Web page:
This in turn will lead to you maximizing the performance of your business. If you maintain a negative attitude, the opposite is likely to happen. People will not want to be around you, your staff will feel demotivated and customers will not want to buy from you. The result will be that the performance of your business will deteriorate.

With a positive approach you will feel in control and confident and you will perform at your best, whereas a negative approach will damage confidence, harm performance, paralyze your mental skills and may also impact your health.

Third you need a few sets of plans, even if each is only a few pages. A business plan, with an accompanying marketing outline, are important blueprints for success. They help you map out the major landmarks of the road ahead, define your success and break the journey into important metrics you can track your progress against.

I’m not one for a giant, robust plan nobody will access, but I do advocate a more modest go-to plan that can act as your basic instruction manual and hold you accountable to specific numbers. The reason I don’t support highly detailed plans is that I believe you need the flexibility to alter the course as necessary. Sometimes, large changes to the plan will be necessary.

Lastly, give no room for intimidation; majority of businesses tend to suffer due to fear of the big performers. You need to motivate yourself in order to succeed.

Water is key to poverty reduction and health

During World Water Day celebrations, it was humbling by the fact that over 663 million people on the planet still lived without access to safe drinking water; 2.4 billion people lacked access to basic sanitation services, such as toilets or latrines. With these challenges persisting around the world despite decades of hard work in the water and sanitation sectors, the key question we ask is are we at a point where we need to take a step back from current solutions and practices and do business differently?

The new Water Supply, Sanitation, and Hygiene Poverty Diagnostic (WASH PD) initiative suggests exactly that.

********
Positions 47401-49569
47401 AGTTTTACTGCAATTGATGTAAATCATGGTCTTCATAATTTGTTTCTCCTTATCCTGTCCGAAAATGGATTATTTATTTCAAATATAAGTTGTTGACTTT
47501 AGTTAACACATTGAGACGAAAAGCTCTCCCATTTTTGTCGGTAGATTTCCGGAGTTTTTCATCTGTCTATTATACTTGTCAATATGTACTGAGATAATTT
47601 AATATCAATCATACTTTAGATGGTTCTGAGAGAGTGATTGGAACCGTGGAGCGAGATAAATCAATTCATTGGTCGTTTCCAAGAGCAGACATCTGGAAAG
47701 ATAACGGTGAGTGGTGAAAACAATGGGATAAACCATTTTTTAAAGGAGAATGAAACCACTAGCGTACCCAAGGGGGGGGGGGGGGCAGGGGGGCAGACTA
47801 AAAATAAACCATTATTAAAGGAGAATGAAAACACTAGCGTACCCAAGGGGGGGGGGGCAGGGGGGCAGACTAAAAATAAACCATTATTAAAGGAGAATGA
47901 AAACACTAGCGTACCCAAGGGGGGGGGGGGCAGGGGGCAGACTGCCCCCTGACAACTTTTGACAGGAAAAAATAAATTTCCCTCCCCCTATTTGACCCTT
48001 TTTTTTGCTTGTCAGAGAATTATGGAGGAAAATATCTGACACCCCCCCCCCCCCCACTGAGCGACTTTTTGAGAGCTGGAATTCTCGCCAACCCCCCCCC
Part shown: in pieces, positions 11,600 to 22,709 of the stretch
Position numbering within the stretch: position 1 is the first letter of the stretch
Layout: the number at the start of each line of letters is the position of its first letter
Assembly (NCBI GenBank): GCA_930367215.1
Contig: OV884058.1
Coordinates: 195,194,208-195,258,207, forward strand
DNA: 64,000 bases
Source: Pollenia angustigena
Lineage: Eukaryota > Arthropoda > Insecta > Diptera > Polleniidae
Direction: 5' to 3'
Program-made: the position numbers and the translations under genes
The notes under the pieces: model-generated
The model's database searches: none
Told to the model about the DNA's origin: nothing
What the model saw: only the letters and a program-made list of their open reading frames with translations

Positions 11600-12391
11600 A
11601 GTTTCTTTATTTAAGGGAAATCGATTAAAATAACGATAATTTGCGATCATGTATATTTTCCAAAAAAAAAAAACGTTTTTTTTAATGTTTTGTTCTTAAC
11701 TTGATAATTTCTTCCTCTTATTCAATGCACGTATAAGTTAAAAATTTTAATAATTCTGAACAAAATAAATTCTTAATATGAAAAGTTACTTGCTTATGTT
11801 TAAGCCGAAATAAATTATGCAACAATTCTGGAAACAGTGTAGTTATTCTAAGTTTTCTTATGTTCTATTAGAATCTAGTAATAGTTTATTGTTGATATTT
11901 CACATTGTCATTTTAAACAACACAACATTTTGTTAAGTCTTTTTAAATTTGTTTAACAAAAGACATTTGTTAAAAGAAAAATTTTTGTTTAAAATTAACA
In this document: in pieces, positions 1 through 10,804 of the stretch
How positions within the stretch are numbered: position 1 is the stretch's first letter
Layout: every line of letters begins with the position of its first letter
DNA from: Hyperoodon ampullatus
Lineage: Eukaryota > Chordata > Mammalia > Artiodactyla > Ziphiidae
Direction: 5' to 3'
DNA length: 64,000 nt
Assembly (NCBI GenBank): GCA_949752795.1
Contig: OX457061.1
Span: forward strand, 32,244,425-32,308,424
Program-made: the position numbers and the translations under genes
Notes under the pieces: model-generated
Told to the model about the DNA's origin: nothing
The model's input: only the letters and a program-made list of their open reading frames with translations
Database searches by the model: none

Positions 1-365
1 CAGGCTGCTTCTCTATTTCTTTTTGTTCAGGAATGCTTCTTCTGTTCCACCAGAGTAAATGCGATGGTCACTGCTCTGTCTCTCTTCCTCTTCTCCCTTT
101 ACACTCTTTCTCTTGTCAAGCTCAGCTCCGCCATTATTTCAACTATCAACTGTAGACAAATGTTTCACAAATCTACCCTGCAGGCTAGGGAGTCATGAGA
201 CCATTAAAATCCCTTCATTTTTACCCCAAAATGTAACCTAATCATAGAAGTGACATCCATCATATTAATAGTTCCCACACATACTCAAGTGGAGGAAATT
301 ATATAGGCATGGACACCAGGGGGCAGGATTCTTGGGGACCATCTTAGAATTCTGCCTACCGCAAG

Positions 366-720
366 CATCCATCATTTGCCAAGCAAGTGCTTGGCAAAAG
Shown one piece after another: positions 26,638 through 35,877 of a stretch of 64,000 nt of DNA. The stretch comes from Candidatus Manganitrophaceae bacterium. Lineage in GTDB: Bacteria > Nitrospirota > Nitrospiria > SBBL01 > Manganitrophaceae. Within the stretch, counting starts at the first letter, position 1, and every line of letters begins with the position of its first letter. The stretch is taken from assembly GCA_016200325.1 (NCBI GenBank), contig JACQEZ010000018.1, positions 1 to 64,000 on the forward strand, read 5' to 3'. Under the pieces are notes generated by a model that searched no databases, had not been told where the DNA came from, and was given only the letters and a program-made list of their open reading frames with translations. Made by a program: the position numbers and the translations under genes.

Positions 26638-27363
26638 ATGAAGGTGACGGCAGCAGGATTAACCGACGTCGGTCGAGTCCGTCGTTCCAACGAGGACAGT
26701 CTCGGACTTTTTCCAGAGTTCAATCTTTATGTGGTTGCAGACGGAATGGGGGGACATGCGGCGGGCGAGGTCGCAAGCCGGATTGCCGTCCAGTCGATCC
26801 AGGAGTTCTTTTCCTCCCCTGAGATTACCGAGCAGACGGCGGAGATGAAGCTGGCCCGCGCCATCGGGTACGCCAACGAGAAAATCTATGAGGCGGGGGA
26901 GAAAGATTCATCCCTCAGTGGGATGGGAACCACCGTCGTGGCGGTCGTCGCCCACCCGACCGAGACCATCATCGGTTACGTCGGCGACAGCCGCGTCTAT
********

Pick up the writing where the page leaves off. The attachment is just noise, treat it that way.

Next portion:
New findings from the WASH PD initiative (led by the World Bank Water Global Practice in collaboration with Poverty, Governance, and Health, Nutrition, and Population) for the first time advances our understanding in a systematic manner of the relationship between poverty and WASH at the country level. Our deep analysis of 18 countries—across six regions—provides us with new evidence of realities that must be acknowledged, and shows without a doubt that we must work together across sectors if we are to find solutions with sustained impacts on the ground.

Quick facts from around the world: 

  • In Mozambique, 90 percent of the poorest mothers lack access to antenatal care and 90 percent of underweight mothers only have access to unimproved sanitation
  • In Nigeria, 61 percent of the rural population lives more than 30 minutes away – and 34% lives more than 2 hours away – from a functioning water source
  • In Tajikistan, households in the Sugd Region report getting piped water 1 day per week
  • In Pakistan, despite improvements to nutritious food, reductions in open defecation and poverty, childhood stunting has stayed constant at 43 percent.  Construction of unimproved toilets and persistent water quality issues are not helping reduce this burden
  • In Indonesia, it is estimated that only 5 percent of urban wastewater is safely treated and disposed
  • In Tunisia, the richest 20 percent of households receive an estimated 27 percent of water subsidies, while the bottom 20 percent of households receive only 11 percent of the subsidies
  • In Ecuador, 93 percent of people in urban areas and 76 percent in rural areas has improved access to water services but still, 24 percent of the rural population drinks contaminated water

What we’re learning is telling:  Our initiative reveals critical gaps in policy, or between policy and implementation, which leads to poor service delivery. Working with Governance colleagues at the World Bank is stretching us beyond our water sector lens, and it is becoming abundantly clear that service delivery is many times hindered by inter-governmental fiscal and administrative systems and the interplay with politics. This may not come as a surprise to those who work with these issues on the ground, but now we have the numbers to prove it.

If we shift our focus from purely designing and implementing a project to the ‘service delivery problem’, the need for multi-sectoral thinking becomes apparent. For example, in Nigeria our analysis shows that nearly 30 percent of water points and water schemes fail within the first year. Forty-four percent of borehole construction projects are never started, and only 37 percent of borehole projects that get started are fully completed. The results are that 71 percent of Nigerian households in the lowest wealth quintile lack access to a protected water source. Read more